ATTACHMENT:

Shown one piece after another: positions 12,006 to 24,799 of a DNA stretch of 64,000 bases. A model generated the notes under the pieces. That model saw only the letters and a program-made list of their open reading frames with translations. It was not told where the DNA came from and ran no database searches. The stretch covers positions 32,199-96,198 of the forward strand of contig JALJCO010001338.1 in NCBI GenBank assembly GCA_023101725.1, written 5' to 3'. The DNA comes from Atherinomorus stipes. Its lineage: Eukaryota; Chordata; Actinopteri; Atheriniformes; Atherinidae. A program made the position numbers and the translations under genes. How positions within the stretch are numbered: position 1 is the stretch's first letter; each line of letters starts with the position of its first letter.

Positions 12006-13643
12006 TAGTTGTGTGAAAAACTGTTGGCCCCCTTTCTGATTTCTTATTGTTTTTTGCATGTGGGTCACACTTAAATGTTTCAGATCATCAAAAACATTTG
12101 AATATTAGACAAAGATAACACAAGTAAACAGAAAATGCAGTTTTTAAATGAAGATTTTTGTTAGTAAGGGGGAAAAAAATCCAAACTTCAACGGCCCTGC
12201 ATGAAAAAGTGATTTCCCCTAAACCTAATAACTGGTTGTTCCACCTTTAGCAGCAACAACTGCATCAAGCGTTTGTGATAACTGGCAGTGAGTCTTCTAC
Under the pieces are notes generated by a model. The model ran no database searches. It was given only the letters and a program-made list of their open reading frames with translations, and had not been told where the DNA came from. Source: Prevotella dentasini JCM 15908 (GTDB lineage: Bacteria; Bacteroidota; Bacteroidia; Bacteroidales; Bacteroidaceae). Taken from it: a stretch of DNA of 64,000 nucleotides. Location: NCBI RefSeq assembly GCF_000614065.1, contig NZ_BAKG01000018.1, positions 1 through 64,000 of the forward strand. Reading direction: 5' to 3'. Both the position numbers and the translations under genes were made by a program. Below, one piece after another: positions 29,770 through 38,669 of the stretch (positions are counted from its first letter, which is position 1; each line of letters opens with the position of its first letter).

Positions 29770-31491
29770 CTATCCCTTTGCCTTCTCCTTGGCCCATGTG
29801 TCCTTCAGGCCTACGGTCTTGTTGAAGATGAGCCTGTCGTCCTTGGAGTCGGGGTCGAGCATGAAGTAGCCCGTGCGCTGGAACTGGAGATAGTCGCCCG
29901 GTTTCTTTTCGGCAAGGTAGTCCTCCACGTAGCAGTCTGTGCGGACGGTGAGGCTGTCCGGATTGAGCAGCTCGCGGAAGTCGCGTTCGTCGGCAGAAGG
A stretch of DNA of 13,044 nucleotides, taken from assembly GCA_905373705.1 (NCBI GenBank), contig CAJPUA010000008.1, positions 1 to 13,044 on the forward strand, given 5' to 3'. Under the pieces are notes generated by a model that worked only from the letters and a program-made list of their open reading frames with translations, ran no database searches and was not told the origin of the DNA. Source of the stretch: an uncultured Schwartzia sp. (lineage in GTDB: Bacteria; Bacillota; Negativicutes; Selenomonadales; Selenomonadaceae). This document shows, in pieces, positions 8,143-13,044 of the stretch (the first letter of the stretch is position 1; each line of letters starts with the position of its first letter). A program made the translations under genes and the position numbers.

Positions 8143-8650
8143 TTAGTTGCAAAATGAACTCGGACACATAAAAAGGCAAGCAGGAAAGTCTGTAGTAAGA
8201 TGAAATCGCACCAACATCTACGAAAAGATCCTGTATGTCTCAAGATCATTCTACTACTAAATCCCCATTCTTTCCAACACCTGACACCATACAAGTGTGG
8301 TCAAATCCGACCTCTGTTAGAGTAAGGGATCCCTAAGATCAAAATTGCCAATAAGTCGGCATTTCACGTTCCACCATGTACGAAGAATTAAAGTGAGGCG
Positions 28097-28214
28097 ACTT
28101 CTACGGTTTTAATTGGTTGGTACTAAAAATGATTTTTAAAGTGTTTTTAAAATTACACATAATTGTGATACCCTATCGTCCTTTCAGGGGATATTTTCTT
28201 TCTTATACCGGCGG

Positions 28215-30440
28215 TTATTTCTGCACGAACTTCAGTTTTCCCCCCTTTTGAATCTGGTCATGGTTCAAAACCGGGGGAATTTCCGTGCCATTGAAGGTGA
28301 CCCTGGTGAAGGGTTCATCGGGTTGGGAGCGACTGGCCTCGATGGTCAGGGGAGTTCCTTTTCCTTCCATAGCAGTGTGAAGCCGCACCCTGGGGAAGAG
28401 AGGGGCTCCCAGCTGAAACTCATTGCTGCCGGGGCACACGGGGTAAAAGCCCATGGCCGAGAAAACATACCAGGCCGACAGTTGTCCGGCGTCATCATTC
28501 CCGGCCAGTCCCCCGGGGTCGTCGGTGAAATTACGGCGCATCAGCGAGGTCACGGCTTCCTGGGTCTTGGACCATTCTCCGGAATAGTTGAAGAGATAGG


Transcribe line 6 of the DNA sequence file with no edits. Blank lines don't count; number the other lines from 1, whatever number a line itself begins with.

Under the pieces are notes generated by a model. The model ran no database searches. It was given only the letters and a program-made list of their open reading frames with translations, and had not been told where the DNA came from. Source: Prevotella dentasini JCM 15908 (GTDB lineage: Bacteria; Bacteroidota; Bacteroidia; Bacteroidales; Bacteroidaceae). Taken from it: a stretch of DNA of 64,000 nucleotides. Location: NCBI RefSeq assembly GCF_000614065.1, contig NZ_BAKG01000018.1, positions 1 through 64,000 of the forward strand. Reading direction: 5' to 3'. Both the position numbers and the translations under genes were made by a program. Below, one piece after another: positions 29,770 through 38,669 of the stretch (positions are counted from its first letter, which is position 1; each line of letters opens with the position of its first letter).